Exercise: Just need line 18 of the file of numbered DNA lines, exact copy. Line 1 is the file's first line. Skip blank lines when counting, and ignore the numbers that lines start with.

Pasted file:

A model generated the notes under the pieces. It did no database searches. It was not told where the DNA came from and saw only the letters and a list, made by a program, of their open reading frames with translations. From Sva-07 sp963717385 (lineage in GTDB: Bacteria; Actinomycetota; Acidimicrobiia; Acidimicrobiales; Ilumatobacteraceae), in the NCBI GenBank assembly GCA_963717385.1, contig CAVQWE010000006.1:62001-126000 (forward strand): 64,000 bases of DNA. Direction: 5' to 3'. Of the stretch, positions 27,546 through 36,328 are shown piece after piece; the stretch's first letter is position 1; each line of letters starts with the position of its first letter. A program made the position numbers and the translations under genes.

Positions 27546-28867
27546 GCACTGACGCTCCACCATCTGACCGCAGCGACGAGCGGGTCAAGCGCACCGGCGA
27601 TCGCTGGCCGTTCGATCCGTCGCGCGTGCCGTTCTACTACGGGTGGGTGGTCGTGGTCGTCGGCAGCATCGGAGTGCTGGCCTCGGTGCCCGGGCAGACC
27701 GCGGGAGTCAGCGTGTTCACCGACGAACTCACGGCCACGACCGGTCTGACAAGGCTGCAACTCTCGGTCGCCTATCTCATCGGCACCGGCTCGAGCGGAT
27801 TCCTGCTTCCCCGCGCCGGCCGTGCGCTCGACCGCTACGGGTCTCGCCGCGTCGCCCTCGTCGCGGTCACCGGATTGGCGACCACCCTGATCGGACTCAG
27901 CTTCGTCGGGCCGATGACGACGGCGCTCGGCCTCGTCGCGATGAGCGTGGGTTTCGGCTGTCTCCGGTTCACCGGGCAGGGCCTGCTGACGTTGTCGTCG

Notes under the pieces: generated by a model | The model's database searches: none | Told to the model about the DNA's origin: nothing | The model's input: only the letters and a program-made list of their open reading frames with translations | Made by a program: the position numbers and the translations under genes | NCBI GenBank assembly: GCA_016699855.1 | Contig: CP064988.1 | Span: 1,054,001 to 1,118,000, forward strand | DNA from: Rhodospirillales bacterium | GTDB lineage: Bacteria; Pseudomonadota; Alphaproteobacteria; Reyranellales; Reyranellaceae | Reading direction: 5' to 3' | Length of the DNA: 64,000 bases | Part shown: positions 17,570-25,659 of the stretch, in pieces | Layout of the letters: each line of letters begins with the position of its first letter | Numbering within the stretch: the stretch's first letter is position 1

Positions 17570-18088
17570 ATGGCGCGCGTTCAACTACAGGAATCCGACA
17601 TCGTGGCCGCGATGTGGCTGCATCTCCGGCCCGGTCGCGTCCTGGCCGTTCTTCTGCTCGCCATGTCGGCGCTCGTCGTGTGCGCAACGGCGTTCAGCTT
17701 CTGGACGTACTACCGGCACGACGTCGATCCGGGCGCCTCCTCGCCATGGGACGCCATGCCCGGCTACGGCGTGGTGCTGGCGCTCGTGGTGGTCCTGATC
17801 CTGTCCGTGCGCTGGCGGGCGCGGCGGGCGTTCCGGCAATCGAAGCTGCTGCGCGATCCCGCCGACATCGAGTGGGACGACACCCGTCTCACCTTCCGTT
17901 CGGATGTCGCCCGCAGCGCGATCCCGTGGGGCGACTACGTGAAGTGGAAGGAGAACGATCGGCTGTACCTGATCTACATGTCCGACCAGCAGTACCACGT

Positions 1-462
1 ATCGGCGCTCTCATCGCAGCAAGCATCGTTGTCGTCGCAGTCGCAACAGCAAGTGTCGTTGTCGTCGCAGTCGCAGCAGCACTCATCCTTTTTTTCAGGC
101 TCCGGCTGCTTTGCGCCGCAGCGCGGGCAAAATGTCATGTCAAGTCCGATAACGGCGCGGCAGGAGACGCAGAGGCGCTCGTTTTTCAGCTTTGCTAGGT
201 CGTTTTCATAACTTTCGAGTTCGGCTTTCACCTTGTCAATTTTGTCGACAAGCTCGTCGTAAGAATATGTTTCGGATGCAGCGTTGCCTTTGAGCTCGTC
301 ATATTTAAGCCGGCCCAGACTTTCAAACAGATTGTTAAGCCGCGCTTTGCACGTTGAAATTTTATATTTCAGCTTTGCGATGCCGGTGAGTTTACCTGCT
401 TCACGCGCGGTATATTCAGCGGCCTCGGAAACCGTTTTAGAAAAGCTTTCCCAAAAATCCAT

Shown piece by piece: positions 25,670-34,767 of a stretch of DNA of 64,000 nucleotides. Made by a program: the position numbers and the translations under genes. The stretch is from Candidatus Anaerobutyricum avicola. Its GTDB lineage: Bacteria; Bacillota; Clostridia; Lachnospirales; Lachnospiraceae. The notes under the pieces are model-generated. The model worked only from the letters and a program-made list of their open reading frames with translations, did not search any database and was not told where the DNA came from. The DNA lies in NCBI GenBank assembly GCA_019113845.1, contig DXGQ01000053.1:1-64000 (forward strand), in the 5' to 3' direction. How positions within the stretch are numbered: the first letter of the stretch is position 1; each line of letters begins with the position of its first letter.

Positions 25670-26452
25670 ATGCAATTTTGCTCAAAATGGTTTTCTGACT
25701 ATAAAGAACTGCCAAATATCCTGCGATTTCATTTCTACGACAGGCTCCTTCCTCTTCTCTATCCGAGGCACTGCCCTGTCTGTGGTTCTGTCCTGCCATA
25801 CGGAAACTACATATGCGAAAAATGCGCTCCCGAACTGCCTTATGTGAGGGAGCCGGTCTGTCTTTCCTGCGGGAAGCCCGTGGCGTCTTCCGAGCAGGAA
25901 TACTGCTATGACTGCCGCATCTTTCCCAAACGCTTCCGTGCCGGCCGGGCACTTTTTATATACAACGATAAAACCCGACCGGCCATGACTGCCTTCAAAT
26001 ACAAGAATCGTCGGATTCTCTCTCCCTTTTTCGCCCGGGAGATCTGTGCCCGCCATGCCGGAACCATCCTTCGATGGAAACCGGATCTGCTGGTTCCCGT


201 CGTTTTCATAACTTTCGAGTTCGGCTTTCACCTTGTCAATTTTGTCGACAAGCTCGTCGTAAGAATATGTTTCGGATGCAGCGTTGCCTTTGAGCTCGTC